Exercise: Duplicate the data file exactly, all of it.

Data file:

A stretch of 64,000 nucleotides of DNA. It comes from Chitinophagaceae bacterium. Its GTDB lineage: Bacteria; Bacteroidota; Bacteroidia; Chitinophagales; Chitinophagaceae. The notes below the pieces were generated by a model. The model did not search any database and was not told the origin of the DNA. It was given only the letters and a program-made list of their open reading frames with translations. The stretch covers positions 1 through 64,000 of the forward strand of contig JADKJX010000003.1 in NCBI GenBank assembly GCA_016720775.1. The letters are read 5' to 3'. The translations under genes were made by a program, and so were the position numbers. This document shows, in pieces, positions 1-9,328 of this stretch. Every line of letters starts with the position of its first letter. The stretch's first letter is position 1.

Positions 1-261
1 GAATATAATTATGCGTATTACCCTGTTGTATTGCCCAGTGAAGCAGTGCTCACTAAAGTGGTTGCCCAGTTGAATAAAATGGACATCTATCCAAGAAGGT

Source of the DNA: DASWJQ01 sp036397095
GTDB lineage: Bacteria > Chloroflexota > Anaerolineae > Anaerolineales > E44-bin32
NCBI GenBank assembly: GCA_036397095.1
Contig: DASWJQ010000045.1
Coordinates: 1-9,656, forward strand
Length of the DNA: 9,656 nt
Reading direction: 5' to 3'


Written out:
A stretch of 64,000 nucleotides of DNA. It comes from Chitinophagaceae bacterium. Its GTDB lineage: Bacteria; Bacteroidota; Bacteroidia; Chitinophagales; Chitinophagaceae. The notes below the pieces were generated by a model. The model did not search any database and was not told the origin of the DNA. It was given only the letters and a program-made list of their open reading frames with translations. The stretch covers positions 1 through 64,000 of the forward strand of contig JADKJX010000003.1 in NCBI GenBank assembly GCA_016720775.1. The letters are read 5' to 3'. The translations under genes were made by a program, and so were the position numbers. This document shows, in pieces, positions 1-9,328 of this stretch. Every line of letters starts with the position of its first letter. The stretch's first letter is position 1.

Positions 1-261
1 GAATATAATTATGCGTATTACCCTGTTGTATTGCCCAGTGAAGCAGTGCTCACTAAAGTGGTTGCCCAGTTGAATAAAATGGACATCTATCCAAGAAGGT

Source of the DNA: DASWJQ01 sp036397095
GTDB lineage: Bacteria > Chloroflexota > Anaerolineae > Anaerolineales > E44-bin32
NCBI GenBank assembly: GCA_036397095.1
Contig: DASWJQ010000045.1
Coordinates: 1-9,656, forward strand
Length of the DNA: 9,656 nt
Reading direction: 5' to 3'